You have the right to remain silent, but there are better ways to exercise that right than others.
A 2013 ruling by the Supreme Court, Salinas v. Texas, states that choosing to remain silent can be used against you in the court of law if you do not formally assert your Fifth Amendment privilege. This ruling means that if you aren’t clear about evoking your right to remain silent, it can be used against you.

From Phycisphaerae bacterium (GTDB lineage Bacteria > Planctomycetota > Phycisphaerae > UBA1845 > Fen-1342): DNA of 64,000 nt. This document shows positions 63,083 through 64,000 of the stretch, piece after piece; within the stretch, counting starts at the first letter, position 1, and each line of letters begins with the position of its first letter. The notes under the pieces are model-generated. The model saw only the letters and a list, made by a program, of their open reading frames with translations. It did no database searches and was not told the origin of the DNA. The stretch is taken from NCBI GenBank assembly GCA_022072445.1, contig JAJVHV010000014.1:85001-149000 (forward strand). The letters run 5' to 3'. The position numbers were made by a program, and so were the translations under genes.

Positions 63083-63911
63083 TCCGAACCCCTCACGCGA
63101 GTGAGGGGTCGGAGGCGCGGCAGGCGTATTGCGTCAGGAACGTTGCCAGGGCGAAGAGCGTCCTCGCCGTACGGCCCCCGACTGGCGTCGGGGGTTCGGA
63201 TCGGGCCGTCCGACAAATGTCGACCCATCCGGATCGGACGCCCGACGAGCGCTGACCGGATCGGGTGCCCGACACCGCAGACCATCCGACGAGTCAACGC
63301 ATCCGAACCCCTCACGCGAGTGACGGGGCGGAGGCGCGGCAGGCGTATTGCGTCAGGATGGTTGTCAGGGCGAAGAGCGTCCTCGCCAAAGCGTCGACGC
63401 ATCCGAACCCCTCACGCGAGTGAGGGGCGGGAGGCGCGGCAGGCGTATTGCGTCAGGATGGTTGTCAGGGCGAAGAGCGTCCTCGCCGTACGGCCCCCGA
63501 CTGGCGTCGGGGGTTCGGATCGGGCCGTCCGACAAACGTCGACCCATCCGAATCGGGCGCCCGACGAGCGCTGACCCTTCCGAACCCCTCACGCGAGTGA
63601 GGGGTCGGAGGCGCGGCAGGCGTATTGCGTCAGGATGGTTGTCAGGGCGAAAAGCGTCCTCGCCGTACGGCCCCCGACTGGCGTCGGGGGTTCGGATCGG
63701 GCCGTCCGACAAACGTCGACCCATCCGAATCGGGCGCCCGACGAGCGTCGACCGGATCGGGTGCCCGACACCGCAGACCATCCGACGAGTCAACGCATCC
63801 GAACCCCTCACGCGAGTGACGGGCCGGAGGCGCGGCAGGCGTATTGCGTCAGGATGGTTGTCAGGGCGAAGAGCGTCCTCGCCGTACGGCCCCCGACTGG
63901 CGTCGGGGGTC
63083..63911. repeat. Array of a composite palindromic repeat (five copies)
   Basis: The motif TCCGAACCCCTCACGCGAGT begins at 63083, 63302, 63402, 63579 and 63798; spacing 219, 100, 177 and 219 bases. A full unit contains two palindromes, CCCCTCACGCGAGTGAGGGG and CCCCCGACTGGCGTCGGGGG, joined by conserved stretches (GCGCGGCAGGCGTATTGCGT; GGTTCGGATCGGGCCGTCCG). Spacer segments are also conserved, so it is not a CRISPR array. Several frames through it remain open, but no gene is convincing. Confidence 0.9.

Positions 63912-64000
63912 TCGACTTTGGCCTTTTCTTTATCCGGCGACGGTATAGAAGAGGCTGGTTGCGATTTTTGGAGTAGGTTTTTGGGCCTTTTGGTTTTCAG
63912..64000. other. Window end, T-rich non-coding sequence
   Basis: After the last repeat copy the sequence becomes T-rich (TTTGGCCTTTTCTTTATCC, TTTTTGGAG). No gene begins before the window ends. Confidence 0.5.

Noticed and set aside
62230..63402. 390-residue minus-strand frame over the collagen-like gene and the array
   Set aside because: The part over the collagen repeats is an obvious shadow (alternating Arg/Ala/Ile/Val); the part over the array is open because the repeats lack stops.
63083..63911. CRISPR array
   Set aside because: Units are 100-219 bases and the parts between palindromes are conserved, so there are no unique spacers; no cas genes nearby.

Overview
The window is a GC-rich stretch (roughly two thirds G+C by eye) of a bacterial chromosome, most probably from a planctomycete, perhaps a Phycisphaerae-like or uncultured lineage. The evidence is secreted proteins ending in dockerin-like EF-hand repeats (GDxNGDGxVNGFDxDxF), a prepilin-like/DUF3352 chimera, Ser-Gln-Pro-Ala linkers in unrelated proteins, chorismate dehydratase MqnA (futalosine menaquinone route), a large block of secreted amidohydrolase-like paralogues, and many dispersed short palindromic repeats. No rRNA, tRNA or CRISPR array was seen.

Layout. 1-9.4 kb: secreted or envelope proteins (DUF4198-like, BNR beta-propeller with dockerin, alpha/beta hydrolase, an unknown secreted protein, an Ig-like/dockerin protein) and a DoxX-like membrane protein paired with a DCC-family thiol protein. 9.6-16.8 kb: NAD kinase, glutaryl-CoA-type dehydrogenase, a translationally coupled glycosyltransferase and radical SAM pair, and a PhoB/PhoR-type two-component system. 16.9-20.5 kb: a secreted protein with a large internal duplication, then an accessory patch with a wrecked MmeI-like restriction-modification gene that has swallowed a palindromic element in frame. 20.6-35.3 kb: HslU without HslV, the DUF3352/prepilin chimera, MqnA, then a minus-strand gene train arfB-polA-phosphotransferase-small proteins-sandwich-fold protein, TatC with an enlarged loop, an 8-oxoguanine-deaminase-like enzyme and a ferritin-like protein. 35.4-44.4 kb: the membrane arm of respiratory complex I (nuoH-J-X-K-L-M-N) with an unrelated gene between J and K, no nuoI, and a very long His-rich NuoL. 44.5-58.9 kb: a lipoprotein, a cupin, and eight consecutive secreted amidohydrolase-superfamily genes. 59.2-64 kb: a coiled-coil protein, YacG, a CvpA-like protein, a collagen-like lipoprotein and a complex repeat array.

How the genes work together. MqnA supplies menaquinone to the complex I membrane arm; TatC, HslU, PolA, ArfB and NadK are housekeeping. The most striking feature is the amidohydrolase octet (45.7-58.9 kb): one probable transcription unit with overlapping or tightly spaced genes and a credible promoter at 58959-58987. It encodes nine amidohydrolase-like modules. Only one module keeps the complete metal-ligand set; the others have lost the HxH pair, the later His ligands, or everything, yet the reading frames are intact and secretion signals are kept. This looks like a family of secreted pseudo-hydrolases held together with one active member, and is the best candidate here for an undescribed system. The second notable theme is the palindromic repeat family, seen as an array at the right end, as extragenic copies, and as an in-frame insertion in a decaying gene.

Even if you feel confident that what you are sharing with police could never be misconstrued, it’s not worth taking that risk. You too easily can make factual errors that later are interpreted as lies, eyewitness accounts could be incorrect, and police officers might make mistakes in recounting events. Just add some bad luck to the mix and you easily can wind up with a serious conviction. If you are approached by the police for any reason, the best course of action is simply to say, “I want a lawyer.” Nothing else.
Read the article here.